Adding Cross Origin Resource Sharing (CORS) Support In Your Laravel PHP Application

Adding Cross Origin Resource Sharing (CORS) support to your Laravel app is pretty straightforward and in this article, we’ll take a look at how to do that using Laravel middlewares. If you’re reading this post then you already know about CORS which is a solution for cross origin XHR or Fetch requests. Incase you want to get an in-depth knowledge on this topic, read these:

Create Cors Middleware

If you’re using the Laravel PHP framework, then enabling CORS is super simple. The best way to do this is by using a middleware which encapsulates and separates the code completely. Let’s create a middleware called Cors in our Laravel project:

$ php artisan make:middleware Cors
Middleware created successfully.

Middleware Code

Now just open the file located at app/Http/Middleware/Cors.php and paste the following snippet (we’ll dissect and examine the different sections in a bit):

<?php

namespace App\Http\Middleware;

use Closure;

class Cors
{
    private static $allowedOriginsWhitelist = [
      'http://localhost:8000'
    ];

    // All the headers must be a string

    private static $allowedOrigin = '*';

    private static $allowedMethods = 'OPTIONS, GET, POST, PUT, PATCH, DELETE';

    private static $allowCredentials = 'true';

    private static $allowedHeaders = '';

    /**
     * Handle an incoming request.
     *
     * @param  \Illuminate\Http\Request  $request
     * @param  \Closure  $next
     * @return mixed
     */
    public function handle($request, Closure $next)
    {
      if (! $this->isCorsRequest($request))
      {
        return $next($request);
      }

      static::$allowedOrigin = $this->resolveAllowedOrigin($request);

      static::$allowedHeaders = $this->resolveAllowedHeaders($request);

      $headers = [
        'Access-Control-Allow-Origin'       => static::$allowedOrigin,
        'Access-Control-Allow-Methods'      => static::$allowedMethods,
        'Access-Control-Allow-Headers'      => static::$allowedHeaders,
        'Access-Control-Allow-Credentials'  => static::$allowCredentials,
      ];

      // For preflighted requests
      if ($request->getMethod() === 'OPTIONS')
      {
        return response('', 200)->withHeaders($headers);
      }

      $response = $next($request)->withHeaders($headers);

      return $response;
    }

    /**
     * Incoming request is a CORS request if the Origin
     * header is set and Origin !== Host
     *
     * @param  \Illuminate\Http\Request  $request
     */
    private function isCorsRequest($request)
    {
      $requestHasOrigin = $request->headers->has('Origin');

      if ($requestHasOrigin)
      {
        $origin = $request->headers->get('Origin');

        $host = $request->getSchemeAndHttpHost();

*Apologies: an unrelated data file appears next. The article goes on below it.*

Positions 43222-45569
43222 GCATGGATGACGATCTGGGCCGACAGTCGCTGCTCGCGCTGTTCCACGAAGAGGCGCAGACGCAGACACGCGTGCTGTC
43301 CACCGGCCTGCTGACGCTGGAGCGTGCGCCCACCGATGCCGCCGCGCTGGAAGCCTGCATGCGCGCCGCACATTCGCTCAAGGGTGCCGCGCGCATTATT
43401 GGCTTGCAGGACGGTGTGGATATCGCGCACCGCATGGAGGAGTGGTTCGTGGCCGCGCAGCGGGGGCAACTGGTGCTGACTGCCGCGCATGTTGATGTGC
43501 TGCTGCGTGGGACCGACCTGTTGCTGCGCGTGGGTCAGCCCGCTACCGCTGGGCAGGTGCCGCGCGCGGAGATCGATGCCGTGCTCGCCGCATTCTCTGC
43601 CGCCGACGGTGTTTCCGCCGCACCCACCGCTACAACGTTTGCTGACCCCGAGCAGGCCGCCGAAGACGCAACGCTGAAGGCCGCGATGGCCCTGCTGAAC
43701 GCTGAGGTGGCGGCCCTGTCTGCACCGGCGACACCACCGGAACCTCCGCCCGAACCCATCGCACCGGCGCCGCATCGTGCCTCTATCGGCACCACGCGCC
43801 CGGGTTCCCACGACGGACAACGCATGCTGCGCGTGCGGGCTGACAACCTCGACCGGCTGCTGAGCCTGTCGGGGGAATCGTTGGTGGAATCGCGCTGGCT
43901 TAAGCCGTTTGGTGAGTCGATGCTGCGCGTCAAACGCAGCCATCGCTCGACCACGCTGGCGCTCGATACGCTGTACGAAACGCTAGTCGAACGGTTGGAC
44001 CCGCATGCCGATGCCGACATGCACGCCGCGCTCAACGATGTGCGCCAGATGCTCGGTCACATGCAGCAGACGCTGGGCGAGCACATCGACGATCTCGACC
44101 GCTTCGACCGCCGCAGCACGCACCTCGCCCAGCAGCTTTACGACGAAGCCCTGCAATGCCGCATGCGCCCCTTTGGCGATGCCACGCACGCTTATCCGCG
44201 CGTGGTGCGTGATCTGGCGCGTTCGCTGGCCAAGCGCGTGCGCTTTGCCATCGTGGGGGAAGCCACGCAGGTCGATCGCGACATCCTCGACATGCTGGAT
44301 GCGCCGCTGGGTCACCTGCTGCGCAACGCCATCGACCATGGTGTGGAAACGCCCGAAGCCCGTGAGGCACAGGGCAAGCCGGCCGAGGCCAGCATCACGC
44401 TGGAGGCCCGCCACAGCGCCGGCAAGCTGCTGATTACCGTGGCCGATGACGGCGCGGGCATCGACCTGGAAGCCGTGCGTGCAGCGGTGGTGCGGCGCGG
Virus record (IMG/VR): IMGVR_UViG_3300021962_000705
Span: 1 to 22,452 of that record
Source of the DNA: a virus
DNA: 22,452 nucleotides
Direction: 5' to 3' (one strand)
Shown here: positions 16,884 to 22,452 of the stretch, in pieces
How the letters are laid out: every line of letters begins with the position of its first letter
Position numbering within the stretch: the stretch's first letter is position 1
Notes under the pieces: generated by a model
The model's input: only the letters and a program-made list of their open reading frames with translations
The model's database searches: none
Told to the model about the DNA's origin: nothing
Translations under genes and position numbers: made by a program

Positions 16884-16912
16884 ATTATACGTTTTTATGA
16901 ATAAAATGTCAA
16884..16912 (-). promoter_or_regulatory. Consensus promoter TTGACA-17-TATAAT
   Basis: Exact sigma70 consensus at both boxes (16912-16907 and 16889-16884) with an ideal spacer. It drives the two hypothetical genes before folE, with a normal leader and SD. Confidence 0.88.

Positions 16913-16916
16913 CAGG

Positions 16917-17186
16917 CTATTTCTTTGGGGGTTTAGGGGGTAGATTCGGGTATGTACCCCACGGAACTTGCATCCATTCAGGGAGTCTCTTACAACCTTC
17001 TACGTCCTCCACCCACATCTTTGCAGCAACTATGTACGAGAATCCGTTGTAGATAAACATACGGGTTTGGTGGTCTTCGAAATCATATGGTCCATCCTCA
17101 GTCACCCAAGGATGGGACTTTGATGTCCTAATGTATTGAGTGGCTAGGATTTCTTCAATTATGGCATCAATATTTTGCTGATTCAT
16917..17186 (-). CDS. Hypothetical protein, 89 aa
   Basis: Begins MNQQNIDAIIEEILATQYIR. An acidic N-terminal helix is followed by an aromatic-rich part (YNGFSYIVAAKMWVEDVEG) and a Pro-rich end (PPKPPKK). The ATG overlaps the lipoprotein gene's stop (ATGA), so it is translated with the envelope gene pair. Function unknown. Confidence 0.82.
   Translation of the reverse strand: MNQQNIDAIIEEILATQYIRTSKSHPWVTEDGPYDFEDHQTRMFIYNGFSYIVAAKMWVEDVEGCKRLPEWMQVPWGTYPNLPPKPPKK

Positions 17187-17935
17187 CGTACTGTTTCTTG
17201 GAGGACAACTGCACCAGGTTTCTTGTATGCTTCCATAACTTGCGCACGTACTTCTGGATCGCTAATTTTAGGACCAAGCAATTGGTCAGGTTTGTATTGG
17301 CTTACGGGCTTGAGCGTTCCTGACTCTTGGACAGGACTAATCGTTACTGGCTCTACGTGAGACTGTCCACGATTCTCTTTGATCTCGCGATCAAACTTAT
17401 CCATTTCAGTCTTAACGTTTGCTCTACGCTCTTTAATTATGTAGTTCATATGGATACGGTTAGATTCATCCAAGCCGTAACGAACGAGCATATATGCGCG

if ($origin !== $host)
        {
          return true;
        }
      }

      return false;
    }

    /**
     * Dynamic resolution of allowed origin since we can't
     * pass multiple domains to the header. The appropriate
     * domain is set in the Access-Control-Allow-Origin header
     * only if it is present in the whitelist.
     *
     * @param  \Illuminate\Http\Request  $request
     */
    private function resolveAllowedOrigin($request)
    {
      $allowedOrigin = static::$allowedOrigin;

      // If origin is in our $allowedOriginsWhitelist
      // then we send that in Access-Control-Allow-Origin

      $origin = $request->headers->get('Origin');

      if (in_array($origin, static::$allowedOriginsWhitelist))
      {
        $allowedOrigin = $origin;
      }

      return $allowedOrigin;
    }

    /**
     * Take the incoming client request headers
     * and return. Will be used to pass in Access-Control-Allow-Headers
     *
     * @param  \Illuminate\Http\Request  $request
     */
    private function resolveAllowedHeaders($request)
    {
      $allowedHeaders = $request->headers->get('Access-Control-Request-Headers');

      return $allowedHeaders;
    }
}

Sample Routes (Test App)

As you’ll see the code is pretty straightforward. To test this all I did was create a new Laravel project and served them on two different ports:

$ php artisan serve --port 8000
Laravel development server started: <http://127.0.0.1:8000>

# and

$ php artisan serve --port 8080
Laravel development server started: <http://127.0.0.1:8080>

Since the ports are different they are treated as different origins by our clients (browsers). What you can do now is created two different endpoints (in order to test our CORS mechanism):

// routes/web.php

Route::get('/one', function () {
  return view('one'); // resources/views/one.blade.php
});

Route::put('/two', function () {
  return view('two'); // resources/views/two.blade.php
});

Now if the client makes and XHR PUT request from localhost:8000/one to localhost:8080/two it should go through right ? Not really. We’ve created the middleware class but we also need to enable it.

Middleware Configuration

There are multiple ways to do enable a middleware that executes before/after our requests. All these ways will require changes to app/Http/Kernel.php. The easiest option is to open app/Http/Kernel.php in your favourite editor and add the Cors middleware class to the $middleware instance variable. The new variable block should look something like this:

protected $middleware = [
    // Other middleware classes ...
    \App\Http\Middleware\Cors::class,
];

These middlewares run before every request in the entire laravel application.

There might be cases where you’d selectively want to enable Cors for specific route groups and not for all the routes/requests across the app. In such cases you can put the Cors class entry in the $middlewareGroups (before the VerifyCsrfToken middleware) or $routeMiddleware variables in the same Kernel class.